Divine Mercy Academy will use a historically based curriculum, rooted in an understanding of the human person as a creature, created in the image and likeness of God. From this starting point, the curriculum presents history as a coherent story propelled by the human desire for God and God’s coming to meet, inflame and satisfy that desire in Christ.
This means placing special emphasis on the Greek, Roman, Jewish, and other ancient Near East cultures that make up the Western tradition. This understanding of the person as a creature provides a basis for exploring and appreciating these and other pre-Christian cultures in their own right, for seeking to understand them as they understood themselves.
But rooting history in the understanding of the human person as a creature with a natural desire for God also orients those cultures toward the coming of Christ, after which they are taken up, transformed, into a new Christian culture in which the deepest of human longings and the highest of human aspirations are met by a gift from God which surpasses all these. Other subjects such as literature, art, and music and even math and nature studies complement this understanding and deepen it. For instance, a class studying Greek culture in the Grammar stage might read and discuss stories from Greek mythology to think along with the Greeks ‘from the inside’. A class studying the Middle Ages in the Logic stage might learn Gregorian chant in music, or consider the symbolism of Gothic architecture in art or the symbolism of shapes in medieval stained glass in conjunction with their introduction to geometry.
The coming of Christ and the Church is central to history.
As Christ reconciles all things to himself, his Church and the culture to which it gives rise takes up and transforms all that is beautiful, good, and true in pre-Christian culture and becomes a decisive reference point for all world cultures thereafter. Understanding the human person as a creature and seeing all of history and all cultures as expressions of the human desire for God and as lived answers to ultimate human questions, students should learn to appreciate the great cultures of history on their own terms, seeking to understand them as they understood themselves and resisting the prejudice that equates the newest with the best.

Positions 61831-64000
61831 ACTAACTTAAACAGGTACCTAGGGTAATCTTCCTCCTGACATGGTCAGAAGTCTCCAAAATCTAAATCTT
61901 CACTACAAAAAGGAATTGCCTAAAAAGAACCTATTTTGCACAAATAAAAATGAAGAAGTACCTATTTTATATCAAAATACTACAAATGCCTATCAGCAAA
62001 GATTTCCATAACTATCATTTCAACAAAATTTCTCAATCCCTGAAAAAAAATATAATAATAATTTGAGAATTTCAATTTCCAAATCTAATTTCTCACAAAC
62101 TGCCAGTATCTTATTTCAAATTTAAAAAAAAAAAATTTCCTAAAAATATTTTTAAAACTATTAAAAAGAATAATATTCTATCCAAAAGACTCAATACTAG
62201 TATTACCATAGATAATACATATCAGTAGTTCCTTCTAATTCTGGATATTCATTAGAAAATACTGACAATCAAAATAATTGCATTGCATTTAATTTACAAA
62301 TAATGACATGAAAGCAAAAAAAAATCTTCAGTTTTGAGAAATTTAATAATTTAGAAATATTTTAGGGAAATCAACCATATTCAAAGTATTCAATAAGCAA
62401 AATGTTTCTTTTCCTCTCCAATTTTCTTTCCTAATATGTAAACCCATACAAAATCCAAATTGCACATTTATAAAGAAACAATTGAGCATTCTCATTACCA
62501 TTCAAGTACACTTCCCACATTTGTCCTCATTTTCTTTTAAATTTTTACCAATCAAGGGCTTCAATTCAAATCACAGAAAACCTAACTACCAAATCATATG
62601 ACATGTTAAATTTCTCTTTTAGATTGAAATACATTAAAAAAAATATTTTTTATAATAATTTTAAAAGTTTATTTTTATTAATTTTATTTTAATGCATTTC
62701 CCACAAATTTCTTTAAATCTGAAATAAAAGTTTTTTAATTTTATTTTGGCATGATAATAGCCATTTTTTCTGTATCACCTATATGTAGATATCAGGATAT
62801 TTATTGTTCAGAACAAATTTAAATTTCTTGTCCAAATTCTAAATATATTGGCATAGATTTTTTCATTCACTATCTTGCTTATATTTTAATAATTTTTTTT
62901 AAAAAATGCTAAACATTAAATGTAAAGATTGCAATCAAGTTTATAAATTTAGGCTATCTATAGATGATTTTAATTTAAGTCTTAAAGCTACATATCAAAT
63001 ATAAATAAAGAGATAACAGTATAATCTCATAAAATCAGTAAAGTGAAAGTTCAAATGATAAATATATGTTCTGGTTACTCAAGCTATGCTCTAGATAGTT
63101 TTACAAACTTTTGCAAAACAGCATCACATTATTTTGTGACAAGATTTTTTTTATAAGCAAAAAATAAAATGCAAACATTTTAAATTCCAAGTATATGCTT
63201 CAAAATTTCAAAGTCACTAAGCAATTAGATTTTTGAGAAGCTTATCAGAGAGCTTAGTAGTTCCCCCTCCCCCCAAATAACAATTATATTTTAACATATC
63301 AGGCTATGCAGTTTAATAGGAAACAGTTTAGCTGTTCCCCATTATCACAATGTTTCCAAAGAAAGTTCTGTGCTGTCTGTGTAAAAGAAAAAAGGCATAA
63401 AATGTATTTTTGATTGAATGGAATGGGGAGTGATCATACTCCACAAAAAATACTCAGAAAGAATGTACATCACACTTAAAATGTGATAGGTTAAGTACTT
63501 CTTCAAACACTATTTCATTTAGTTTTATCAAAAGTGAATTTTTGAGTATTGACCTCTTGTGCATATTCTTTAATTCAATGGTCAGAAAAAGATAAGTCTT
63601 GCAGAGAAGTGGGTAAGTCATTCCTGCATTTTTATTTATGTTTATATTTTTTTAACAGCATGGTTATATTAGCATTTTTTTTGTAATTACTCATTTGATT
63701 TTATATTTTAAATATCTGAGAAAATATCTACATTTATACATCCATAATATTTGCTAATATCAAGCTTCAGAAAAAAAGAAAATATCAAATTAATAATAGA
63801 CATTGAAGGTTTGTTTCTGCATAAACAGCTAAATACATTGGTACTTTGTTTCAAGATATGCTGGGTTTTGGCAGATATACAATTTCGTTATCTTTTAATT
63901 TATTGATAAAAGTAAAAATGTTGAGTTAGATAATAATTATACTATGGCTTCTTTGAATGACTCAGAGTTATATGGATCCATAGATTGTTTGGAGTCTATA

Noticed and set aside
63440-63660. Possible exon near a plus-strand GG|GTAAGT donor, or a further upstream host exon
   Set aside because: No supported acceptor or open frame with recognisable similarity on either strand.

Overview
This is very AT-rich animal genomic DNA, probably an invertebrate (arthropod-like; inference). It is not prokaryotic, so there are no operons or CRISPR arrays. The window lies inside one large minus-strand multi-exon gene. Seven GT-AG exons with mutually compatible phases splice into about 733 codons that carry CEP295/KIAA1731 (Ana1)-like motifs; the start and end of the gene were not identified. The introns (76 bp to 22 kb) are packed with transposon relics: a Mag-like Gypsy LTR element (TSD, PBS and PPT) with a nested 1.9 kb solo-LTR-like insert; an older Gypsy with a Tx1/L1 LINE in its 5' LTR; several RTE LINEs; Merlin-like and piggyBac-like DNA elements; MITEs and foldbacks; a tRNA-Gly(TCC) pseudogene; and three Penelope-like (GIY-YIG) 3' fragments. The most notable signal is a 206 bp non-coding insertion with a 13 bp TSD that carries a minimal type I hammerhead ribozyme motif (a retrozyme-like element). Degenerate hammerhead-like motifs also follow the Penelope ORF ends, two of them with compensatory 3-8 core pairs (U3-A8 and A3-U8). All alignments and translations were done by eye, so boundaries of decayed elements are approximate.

However, they should understand history neither as a story of constant progress culminating in the present, nor as a series of disconnected events lying side by side in time, but as the story of the world’s anticipation of and longing for the truth and happiness revealed in Christ and the events his incarnation sets in motion.
They should therefore have a special understanding of those classical cultures—Greek, Jewish, Roman—which become ingredients of Christian culture. They should read those portions of the Bible that are contemporaneous with the historical period they are studying and appreciate the window that the Bible provides into the development of this history. And they should seek to understand the birth of modern culture as an event within Christianity, as simultaneously a development of Christian culture and a reaction against a Christian view of reality.
Students should thus come to understand American history as a chapter in this larger story.
American history should be studied in the same spirit of love for truth, goodness, and beauty that animates the rest of the curriculum, and American history and culture should therefore be viewed through the same lens as other historical cultures: as a lived answer to these fundamental human questions. American history should therefore form in students a love of their country and its ideals, but it should also encourage them to subject that love and those ideals to the still higher love for the truth of God and the human person revealed in Jesus Christ and through his Church. In this way, the study of history should prepare students to become both virtuous and responsible citizens and faithful Catholics and begin to equip them with the tools of discernment necessary to live deeply Catholic and deeply human lives amidst increasingly challenging times.
The study of history in these terms is central to “incorporating our students into the wisdom of two thousand years of Catholic thought, history, culture, and arts.”
Students are incorporated into the received wisdom of the Christian tradition in two ways: first, by understanding themselves as products and heirs of a culture which represents the deepest of human longings, the highest of human aspirations, and the most profound of human artistic and cultural achievements; and second, by making the desires and questions that have animated and propelled that history their own—Who am I? Who is God? How am I to live? What is goodness? What is truth?
The proper presentation of history should therefore further cultivate the art of questioning, as an expression of their innate desire for the happiness found in God.